The Evolving Scope of a Stockbroker’s Duties in the Wake of Holmes v. Grubman

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Introduction

Investment professionals sometimes owe heightened duties to their clients. The scope of those duties is determined by the nature of the relationship between the stockbroker or adviser and his or her client. At one extreme, where the broker has a power of attorney and makes investment decisions on behalf of the client, a fiduciary relationship usually follows. At the other extreme, where a client places orders independent of a broker, such as in an online brokerage account, courts generally find an arms’-length relationship. Federal and state courts have struggled to define the nature and scope of duties that apply to the varied investment relationships that lie between these two extremes. This article evaluates the nature of the duty based on the relationship between the client and the adviser or broker, and the various sources for interpreting the scope of a heightened duty, if any, that may apply to this relationship. The article then considers a recent holding by the Supreme Court of Georgia in Holmes v. Grubman and its impact on the scope of a stockbroker’s duties under Georgia law.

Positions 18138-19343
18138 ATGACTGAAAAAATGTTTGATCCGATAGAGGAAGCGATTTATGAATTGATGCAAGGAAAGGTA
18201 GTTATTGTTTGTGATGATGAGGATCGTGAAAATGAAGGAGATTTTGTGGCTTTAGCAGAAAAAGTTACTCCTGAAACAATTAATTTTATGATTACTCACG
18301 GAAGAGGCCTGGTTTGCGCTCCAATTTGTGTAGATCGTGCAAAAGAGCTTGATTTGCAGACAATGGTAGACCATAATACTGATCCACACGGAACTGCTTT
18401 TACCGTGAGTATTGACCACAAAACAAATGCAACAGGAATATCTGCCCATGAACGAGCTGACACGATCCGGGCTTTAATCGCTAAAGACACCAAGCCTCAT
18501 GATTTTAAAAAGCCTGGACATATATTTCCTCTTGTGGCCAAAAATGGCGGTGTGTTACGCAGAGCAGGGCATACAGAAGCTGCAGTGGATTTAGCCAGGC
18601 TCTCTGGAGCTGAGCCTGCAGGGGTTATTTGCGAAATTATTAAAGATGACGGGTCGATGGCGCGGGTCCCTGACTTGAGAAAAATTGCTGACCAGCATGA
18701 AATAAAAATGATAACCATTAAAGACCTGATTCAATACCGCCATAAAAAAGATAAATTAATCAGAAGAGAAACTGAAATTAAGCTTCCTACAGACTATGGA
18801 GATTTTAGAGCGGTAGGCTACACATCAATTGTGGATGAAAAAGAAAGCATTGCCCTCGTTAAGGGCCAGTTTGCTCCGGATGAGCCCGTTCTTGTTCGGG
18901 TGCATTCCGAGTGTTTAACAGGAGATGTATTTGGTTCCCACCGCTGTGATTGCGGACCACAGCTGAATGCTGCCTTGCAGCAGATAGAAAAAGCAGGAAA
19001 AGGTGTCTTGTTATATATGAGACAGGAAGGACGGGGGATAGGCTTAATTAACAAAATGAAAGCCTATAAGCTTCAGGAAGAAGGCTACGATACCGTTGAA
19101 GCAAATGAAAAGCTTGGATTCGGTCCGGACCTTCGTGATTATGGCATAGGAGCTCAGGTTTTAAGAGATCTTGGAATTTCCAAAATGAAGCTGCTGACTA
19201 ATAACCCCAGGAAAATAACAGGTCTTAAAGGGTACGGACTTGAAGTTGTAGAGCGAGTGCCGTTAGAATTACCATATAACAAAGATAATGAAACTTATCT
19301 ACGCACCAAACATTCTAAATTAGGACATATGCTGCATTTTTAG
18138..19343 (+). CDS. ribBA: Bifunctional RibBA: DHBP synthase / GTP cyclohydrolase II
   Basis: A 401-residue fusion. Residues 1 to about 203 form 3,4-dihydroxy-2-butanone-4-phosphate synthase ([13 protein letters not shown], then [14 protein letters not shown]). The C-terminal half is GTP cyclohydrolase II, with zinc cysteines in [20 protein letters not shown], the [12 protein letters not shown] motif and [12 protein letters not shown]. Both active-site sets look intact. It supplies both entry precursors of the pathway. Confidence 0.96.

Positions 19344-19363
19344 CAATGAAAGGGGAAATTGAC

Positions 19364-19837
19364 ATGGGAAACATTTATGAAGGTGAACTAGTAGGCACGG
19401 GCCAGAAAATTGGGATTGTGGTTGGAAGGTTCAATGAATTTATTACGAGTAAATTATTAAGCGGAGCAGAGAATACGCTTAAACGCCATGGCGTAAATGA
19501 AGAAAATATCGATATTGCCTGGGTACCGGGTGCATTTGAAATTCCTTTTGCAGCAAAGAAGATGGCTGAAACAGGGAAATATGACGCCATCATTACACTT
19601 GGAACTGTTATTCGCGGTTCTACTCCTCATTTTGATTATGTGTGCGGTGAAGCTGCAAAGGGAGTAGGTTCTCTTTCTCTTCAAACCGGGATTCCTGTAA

I. The Traditional Framework for a Stockbroker’s Duties

If a heightened or even a fiduciary duty is found to exist, an investment professional may be held to a higher level of conduct than is typically found in commercial transactions. Black’s Law Dictionary defines a “fiduciary duty” as:

A duty of utmost good faith, trust, confidence, and candor owed by a fiduciary (such as a lawyer or corporate officer) to the beneficiary (such as a lawyer’s client or a shareholder); a duty to act with the highest degree of honesty and loyalty toward another person and in the best interests of the other person (such as the duty that one partner owes to another).1

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Published In: Finance & Banking Updates, Securities Updates

DISCLAIMER: Because of the generality of this update, the information provided herein may not be applicable in all situations and should not be acted upon without specific legal advice based on particular situations.

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